Rabbi Lyon’s Blog – 11_04_2016
Rabbi Lyon’s Blog – 11_04_2016
From the desk of Rabbi David Lyon
David Brooks is a brilliant and insightful writer for the New York Times. You send me links to his articles to read, especially when he touches a Jewish subject. This week, he touched a Jewish subject with a reference to Martin Buber, a 20th century Jewish theologian. But, please don’t send me a link to his article this week. He got it only half right; even my recent 10th grade Confirmation students could tell you so.
In short, Martin Buber, by way of his famous description of relationships as being either I-it or I-Thou, taught us that “All real living is meeting.” It’s also translated from the German to mean, “All real living is encounter.” Okay, we get that I-it is a subjective and utilitarian relationship like the one we typically have between us and a waiter or the UPS driver. And, we understand that an I-Thou relationship is the one in which we go deeper to “encounter” another without any judgment, criticism or utility. However, Brooks failed to finish his article (maybe due to space restrictions) and highlight the greater goal of the I-Thou encounter. It wasn’t only to grow as persons, it was also to find in the I-Thou that which is always present while we are sometimes absent, namely, the Eternal Thou. Yes, God.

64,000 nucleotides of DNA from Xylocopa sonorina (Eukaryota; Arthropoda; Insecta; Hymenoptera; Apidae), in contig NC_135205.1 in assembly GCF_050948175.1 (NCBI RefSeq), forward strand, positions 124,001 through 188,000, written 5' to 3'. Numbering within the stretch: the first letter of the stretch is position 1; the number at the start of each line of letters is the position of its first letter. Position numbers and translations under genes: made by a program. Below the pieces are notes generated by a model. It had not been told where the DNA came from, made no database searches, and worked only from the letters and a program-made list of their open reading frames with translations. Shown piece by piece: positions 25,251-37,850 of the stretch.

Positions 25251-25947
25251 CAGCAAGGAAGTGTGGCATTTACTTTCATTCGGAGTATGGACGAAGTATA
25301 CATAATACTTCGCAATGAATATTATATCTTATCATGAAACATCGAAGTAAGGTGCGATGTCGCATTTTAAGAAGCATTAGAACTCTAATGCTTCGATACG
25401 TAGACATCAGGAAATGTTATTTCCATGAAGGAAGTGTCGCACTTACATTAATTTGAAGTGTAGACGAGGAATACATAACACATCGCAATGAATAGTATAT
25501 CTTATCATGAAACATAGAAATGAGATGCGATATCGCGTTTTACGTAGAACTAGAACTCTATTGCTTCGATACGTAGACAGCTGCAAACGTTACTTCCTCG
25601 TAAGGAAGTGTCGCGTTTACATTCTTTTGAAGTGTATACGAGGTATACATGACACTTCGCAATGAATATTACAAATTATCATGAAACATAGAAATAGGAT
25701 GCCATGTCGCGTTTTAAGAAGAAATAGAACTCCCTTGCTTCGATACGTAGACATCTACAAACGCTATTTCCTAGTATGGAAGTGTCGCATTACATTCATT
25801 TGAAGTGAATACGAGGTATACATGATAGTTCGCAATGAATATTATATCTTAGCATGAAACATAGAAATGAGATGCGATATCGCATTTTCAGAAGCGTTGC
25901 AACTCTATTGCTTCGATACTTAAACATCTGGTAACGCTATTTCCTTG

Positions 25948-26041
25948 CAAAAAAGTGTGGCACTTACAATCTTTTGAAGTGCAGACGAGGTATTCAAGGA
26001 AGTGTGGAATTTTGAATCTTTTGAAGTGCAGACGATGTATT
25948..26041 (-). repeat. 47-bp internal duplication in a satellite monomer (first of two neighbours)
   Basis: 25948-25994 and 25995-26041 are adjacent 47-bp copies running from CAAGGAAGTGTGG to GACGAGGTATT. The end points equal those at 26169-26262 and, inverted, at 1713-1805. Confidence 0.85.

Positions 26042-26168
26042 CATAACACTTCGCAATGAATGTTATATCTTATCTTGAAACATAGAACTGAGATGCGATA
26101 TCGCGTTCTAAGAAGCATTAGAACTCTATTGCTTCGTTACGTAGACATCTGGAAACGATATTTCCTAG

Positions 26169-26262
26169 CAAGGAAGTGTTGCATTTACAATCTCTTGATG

Every I-Thou relationship is fated to be an I-it relationship. Once we exit the I-Thou encounter we can discover that we’ve grown by virtue of sharing one’s self, without ever losing any part of one’s self. We move in and out of it with a goal to encounter and meet each other as often as we can. The motivation to encounter again is to experience the Eternal Thou that is present to us only when we move beyond the utilitarian nature of relationships. In addition to these human relationships, Buber submitted that we can expect the same between us and nature or between us and an animal.
I’m a fan of David Brooks, but using Buber as a means of addressing polarization of Americans was not for me an I-Thou experience. Even if it had been, I’d still question whether or not the Americans I might meet would have said they encountered the same God that I, and many Americans like me, might search for or know. If we aren’t able to seek and know One God, a universal God who loves all God’s creations and in Whose image we are all created, then the possibility of healing a fractured nation will have to begin somewhere else and by some other means. If America will ever be greater than it is, it must include people like you and me and so many other diverse human beings. But, as long as there are those who think otherwise, and would be happier without us, then I don’t think we’ll have to worry about building walls to keep people out of America.
Brooks was right that Martin Buber sought to reconcile his parents’ divorce with faith in an unconditionally loving God he found in “meeting” others. If Americans can ever be reconciled to each other, then let it be reflected in words, deeds, and encounters that increasingly bring honor to God.